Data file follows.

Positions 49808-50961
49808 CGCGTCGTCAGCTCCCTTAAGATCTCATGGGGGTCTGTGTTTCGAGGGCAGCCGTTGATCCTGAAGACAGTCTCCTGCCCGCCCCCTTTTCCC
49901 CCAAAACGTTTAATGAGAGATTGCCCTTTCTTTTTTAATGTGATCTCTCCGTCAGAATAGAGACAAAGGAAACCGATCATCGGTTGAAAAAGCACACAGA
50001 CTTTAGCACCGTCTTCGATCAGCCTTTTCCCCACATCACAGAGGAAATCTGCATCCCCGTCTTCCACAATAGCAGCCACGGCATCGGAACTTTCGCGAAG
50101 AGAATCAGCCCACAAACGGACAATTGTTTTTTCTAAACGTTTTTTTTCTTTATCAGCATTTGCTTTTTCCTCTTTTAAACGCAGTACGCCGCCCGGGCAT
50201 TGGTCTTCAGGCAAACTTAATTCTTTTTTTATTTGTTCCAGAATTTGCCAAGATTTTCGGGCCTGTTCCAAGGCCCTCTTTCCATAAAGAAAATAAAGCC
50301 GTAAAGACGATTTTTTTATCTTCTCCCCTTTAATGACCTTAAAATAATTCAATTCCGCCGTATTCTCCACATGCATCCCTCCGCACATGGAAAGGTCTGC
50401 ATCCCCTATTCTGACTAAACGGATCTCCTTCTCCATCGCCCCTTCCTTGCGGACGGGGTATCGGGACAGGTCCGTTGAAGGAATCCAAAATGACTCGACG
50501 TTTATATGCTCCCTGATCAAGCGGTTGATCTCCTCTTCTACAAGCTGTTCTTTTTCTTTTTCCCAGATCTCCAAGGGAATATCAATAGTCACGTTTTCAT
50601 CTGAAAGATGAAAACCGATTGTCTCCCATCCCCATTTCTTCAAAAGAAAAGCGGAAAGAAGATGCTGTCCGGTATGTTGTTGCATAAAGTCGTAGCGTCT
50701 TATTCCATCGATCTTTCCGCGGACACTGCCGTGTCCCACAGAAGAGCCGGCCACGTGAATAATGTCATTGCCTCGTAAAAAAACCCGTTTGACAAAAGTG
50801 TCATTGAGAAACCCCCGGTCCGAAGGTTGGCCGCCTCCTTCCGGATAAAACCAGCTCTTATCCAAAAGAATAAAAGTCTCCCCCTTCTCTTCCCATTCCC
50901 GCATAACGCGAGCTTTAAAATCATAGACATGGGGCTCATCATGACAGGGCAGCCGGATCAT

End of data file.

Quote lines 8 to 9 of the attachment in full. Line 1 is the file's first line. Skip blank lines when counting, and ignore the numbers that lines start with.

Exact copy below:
50401 ATCCCCTATTCTGACTAAACGGATCTCCTTCTCCATCGCCCCTTCCTTGCGGACGGGGTATCGGGACAGGTCCGTTGAAGGAATCCAAAATGACTCGACG
50501 TTTATATGCTCCCTGATCAAGCGGTTGATCTCCTCTTCTACAAGCTGTTCTTTTTCTTTTTCCCAGATCTCCAAGGGAATATCAATAGTCACGTTTTCAT